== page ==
"There is big difference between older people and younger people. In general, older people tend to be better savers then younger people because I think that has to do with the fact that we grew up in a society where it kind of grabs us to buy this and buy that to make us happy; whereas older people don't understand those advertisements or watch T. V. They're not as easily attracted to the kinds of things that younger people are."-Mai, CEO of consulting firm, 1.5 generation.

"For your parents and my parents, they're probably better savers than our generation. They save money more, they value money more, and they control their spending more than us. For us, whatever we like we just charge and pay later."-Tou, tax accountant, 1.5 generation.

The above quotes highlight the importance of saving for 1st generation Hmong. To the elders, saving meant having enough for tomorrow and for emergencies. This is illustrated in the Hmong saying, "You live for today, but you never know if tomorrow will come." This means that the elders wanted to make sure that they had enough for their families in case they were not here tomorrow. Again, this reveals their collectivist worldview as well as the value of family; the needs of their family and others were considered before the needs of the individual.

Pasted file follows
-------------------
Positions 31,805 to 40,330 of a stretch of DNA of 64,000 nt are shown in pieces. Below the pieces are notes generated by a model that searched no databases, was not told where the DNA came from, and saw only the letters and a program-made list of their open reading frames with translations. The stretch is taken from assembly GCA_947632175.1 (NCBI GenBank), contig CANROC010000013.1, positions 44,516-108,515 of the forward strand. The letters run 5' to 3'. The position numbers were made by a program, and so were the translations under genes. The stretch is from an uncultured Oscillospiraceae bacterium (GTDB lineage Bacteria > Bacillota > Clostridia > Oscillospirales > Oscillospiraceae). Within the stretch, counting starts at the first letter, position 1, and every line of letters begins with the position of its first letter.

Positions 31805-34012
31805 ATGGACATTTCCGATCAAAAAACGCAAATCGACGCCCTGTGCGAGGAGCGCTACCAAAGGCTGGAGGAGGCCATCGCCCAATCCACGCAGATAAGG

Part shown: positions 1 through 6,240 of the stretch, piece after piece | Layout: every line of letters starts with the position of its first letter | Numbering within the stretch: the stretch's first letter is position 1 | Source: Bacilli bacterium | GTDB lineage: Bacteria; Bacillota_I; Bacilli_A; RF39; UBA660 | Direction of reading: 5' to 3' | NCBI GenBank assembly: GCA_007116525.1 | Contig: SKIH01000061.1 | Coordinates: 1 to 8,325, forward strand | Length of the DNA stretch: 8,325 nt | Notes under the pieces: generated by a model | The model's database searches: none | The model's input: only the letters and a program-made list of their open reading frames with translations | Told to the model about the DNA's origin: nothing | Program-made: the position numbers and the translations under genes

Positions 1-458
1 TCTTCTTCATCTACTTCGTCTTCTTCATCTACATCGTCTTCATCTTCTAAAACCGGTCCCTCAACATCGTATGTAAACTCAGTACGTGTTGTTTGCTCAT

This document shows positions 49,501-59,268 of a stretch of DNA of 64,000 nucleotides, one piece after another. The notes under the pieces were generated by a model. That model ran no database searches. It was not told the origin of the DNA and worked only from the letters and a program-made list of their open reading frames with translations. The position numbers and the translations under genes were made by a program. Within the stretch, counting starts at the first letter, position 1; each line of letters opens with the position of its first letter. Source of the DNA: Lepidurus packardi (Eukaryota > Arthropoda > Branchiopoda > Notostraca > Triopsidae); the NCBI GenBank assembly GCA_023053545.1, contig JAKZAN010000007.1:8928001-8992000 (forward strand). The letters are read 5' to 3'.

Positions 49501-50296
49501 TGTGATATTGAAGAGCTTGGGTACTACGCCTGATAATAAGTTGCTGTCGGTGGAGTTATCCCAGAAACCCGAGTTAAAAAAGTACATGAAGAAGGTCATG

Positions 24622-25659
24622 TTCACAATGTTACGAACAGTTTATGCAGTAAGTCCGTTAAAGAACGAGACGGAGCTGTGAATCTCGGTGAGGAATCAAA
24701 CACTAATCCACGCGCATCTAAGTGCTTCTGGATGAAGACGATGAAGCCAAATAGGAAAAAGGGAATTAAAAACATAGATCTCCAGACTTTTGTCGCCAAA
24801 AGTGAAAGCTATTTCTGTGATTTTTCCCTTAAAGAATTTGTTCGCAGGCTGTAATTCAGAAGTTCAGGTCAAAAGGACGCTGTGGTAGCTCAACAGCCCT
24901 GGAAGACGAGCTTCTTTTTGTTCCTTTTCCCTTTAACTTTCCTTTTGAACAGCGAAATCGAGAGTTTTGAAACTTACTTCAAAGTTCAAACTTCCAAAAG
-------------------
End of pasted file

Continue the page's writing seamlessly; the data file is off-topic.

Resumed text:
The following responses emphasized the 1st generation's dedication to saving as well the challenges they faced in their new economic environment. Despite their discipline to save, 1st generation Hmong were unable to save as much as the 1.5 generation due to their lack of knowledge of how to make their money grow.

"For the 1st generation, the savings is quite different because they are use to the Laos' system where they bury their money. And of course of lack of education, they don't have that much money to save anyway. Whereas the 1.5, they grow up here. They have the education and they understand both sides of the world. They are the ones that have the most money. The 2nd generation, they are the one that are struggling, but still want to be accomplished. They have huge dreams because I think they want to impress their friends."-Song, loan originator, 1.5 generation.

"Hmong people probably don't understand the savings part. For example, the American family saves in 401 k plans, college plans, or bank accounts so that the money can grow on its own. The Hmong family doesn't believe in that. At least for the older generation, but they believe in saving cash as much as they can so that it's easier access when their son or daughter gets married."-Paj, accountant, 1.5 generation.

Elders were able to save thousands for their own funerals, indicating that they were better savers compared to younger generations who appeared to be heavily influenced by the U.S. consumer culture. Elders were also unable to save as much as the 1.5 generation due to their lack of financial knowledge of banking services. This generational difference showed how each generation has adapted differently to the environment in which they both live.